|Omar Robinson teams up with Dakota Shepard in Shakespeare’s “Twelfth Night.” (Photo courtesy of Ross MacDonald)
Sometimes “no news” is good news.
Witness opportunities for local African American actors with Shakespeare. There was a time when black performers struggled to find parts in such vaunted material in Boston.
Now, as Omar Robinson recently told the Banner, opportunities for black actors in Shakespeare offerings are the norm. In fact, the 27-year-old Cambridge actor has landed two very different roles in successive stagings of the plum comedy “Twlefth Night” — Orsino in Summer Theatre Festival’s (SFT’s) edition at Roxbury Latin (in repertory with “Ronsencranz and Guildenstern Are Dead”) and Antonio in Actors’ Shakespeare Project’s season opener Sept. 27-Oct. 23.
“Being an actor of color for me personally hasn’t been an issue,” Robinson said. “For me it’s been color blind casting.”
Robinson has certainly been no stranger to the Bard’s works. While studying acting at Emerson College, he played Demetrius — who is romantically involved with Helena in “A Midsummer Night’s Dream” — in a production called “Lovers in Midsummer.”
In a spring 2010 Shakespeare Now tour of “Macbeth,” Robinson played Banquo, the fellow Scottish nobleman whom the title usurper betrays. Last fall, he played Casca, the first conspirator to land a blow, in Shakespeare Now’s tour of “Julius Caesar.”
“Shakespeare Now brings the plays to students all around New England,” he said. “It’s a lot of fun.”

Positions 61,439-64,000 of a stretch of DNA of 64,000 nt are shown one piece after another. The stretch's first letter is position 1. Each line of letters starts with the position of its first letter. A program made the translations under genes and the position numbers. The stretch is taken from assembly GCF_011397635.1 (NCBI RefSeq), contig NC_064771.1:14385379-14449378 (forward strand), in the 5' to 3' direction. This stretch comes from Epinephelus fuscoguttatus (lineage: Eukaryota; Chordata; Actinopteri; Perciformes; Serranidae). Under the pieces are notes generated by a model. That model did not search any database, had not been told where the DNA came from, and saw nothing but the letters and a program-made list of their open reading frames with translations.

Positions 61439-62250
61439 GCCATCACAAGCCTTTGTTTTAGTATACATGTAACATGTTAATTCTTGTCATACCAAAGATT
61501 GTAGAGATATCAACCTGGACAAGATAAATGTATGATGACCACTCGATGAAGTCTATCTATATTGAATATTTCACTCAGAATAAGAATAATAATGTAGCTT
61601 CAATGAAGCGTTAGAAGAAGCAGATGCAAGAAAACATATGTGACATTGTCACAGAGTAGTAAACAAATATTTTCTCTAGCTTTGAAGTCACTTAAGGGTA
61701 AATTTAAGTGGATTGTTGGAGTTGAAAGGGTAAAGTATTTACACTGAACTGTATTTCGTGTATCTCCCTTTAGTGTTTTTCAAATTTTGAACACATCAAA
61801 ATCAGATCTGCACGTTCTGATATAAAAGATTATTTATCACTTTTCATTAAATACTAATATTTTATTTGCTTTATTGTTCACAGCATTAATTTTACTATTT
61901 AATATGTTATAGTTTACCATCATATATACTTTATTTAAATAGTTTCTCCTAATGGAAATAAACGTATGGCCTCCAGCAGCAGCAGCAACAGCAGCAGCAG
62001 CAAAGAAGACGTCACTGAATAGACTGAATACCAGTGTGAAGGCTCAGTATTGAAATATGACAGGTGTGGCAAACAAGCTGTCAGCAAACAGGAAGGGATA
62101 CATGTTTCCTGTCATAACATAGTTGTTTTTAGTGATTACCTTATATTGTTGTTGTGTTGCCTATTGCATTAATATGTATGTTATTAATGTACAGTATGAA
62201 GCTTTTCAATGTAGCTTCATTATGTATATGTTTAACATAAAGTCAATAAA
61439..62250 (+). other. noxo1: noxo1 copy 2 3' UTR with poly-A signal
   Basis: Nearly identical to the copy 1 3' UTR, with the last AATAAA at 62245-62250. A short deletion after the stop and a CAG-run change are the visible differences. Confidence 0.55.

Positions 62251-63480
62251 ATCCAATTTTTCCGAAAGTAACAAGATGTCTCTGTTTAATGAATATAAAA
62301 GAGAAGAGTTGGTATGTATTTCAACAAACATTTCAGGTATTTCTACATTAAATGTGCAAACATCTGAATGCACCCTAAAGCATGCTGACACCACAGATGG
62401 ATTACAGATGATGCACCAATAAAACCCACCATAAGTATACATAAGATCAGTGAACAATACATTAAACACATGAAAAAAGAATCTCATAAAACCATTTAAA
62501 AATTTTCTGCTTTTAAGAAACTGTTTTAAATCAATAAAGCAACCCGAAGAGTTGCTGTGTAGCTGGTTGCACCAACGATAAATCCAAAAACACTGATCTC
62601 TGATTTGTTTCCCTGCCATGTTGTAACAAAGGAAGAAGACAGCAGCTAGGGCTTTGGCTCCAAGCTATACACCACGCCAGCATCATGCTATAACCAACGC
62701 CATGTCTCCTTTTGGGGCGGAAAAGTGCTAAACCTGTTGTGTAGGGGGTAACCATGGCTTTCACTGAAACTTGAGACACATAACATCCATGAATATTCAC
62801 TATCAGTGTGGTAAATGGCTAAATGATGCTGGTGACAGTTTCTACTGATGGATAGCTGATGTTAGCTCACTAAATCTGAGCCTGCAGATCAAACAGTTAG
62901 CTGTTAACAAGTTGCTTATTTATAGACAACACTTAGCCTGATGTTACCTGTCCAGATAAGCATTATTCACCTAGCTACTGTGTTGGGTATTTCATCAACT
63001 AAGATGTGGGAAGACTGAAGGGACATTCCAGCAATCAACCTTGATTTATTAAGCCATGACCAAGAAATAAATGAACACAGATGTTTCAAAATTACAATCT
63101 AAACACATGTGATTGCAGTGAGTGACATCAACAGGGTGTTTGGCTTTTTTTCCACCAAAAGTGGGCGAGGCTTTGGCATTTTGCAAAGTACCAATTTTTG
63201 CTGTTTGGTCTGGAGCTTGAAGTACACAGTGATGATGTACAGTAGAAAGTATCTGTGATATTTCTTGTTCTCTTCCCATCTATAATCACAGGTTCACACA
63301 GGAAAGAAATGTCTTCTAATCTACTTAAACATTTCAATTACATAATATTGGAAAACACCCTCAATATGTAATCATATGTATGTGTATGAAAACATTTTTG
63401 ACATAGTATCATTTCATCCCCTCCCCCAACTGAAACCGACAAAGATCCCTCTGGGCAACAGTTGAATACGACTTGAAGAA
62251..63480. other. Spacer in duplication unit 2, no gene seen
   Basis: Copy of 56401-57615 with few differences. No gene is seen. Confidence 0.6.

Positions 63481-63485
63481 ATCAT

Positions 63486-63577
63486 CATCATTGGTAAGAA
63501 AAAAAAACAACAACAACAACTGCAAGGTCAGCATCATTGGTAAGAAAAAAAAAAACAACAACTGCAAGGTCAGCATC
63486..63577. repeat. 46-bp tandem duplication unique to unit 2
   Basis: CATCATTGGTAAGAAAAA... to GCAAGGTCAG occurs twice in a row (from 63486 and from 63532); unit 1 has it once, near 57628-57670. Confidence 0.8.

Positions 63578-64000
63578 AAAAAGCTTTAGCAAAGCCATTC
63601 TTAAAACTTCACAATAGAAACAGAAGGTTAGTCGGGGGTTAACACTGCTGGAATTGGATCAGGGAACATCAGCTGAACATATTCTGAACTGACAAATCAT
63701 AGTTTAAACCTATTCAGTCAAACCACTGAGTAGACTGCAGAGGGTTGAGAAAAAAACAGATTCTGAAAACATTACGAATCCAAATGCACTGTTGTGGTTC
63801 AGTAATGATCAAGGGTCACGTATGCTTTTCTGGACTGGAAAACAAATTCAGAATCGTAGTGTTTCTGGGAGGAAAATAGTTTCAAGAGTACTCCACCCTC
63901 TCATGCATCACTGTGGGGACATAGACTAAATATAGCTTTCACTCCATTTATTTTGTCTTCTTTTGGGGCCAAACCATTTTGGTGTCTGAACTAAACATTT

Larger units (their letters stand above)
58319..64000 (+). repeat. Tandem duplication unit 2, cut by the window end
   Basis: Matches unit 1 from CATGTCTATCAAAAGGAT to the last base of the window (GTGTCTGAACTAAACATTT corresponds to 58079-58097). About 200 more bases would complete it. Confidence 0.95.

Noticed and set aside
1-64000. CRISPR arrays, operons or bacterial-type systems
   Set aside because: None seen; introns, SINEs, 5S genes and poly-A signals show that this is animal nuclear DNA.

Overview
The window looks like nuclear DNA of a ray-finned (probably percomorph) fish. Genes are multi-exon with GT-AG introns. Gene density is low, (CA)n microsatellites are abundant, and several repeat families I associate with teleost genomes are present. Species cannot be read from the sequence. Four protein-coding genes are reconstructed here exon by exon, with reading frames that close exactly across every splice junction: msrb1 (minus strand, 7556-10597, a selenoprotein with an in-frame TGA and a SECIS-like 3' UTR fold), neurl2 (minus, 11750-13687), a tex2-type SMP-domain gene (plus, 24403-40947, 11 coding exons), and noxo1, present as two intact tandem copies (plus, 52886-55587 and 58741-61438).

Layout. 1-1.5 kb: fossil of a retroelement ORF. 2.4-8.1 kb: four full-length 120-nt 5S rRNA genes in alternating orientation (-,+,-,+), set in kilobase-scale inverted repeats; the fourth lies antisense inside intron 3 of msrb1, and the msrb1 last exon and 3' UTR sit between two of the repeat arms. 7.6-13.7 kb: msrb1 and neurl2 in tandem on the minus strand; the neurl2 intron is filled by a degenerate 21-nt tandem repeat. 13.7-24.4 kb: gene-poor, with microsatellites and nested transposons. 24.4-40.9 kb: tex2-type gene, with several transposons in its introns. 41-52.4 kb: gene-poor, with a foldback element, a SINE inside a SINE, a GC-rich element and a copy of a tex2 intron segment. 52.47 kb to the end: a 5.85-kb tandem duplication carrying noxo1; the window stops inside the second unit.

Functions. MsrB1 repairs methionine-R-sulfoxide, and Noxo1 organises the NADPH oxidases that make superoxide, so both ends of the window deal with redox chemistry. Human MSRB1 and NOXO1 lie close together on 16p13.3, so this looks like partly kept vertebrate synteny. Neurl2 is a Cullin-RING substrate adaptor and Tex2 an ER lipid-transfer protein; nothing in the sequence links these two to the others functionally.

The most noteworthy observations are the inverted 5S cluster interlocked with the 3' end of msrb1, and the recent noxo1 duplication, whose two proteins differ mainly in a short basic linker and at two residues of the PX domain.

Actually, the busy actor — also a bartender at Tavern in the Square and a freelance photographer who specializes in portraits and head shots in and out of New York — is finding the SFT “Twelfth Night” to be a kind of entertaining party in its own right.
“Ross MacDonald [the director] is doing a roaring 1920s Illyria [the Italian setting],” Robinson said. “It’s a very light-hearted take in a very good way.”
Maintaining that SFT means to present “theater for everyone,” Robinson added, “It [the play] translates very well for today”
Love, romance, passion and family ties — all major themes in the play — are always staples of the theater.
Dahlia Al Habieli’s sets, Robinson noted, give these elements an appealing ambience.
“Some of the scenes are on the boardwalk, and the palace is on the water [the Mediterranean Sea],” he said.
Robinson is playing Duke Orsnio with an ambience of sophistication as well but also “as a man of the people.” Robinson also sees Orsino as “a man who loves challenges” — here the challenges of his relationships with Olivia and Viola (the latter largely in disguise ).
Dakota Shepard plays Olivia and Elizabeth Rimar Viola. Sebastian, separated from sister Viola after a shipwreck and enamored of Olivia, is played by Jack Cutmore-Scott, the title character in the IRNE Award-winning Lyric Stage Company of Boston production of “Nicholas Nickleby.”
Robinson is enjoying his own challenge moving from his current tone-setting role — with the famous “If music be the food of love” entry — to the role of sea captain Antonio in the fall ASP production.
Antonio’s back story has involved combat with Orsino, but the brave captain proves most interesting for his close friendship with Sebastian.
Is Antonio experiencing a “bromance” or latent gay feeling for his chum? Robinson has been “sharing possibilities about what the love is” with Jake Connolly, a past Roxbury Latin student who is playing Antonio with SFT.
Shakespeare buffs can see Robinson’s take on the role in the fall.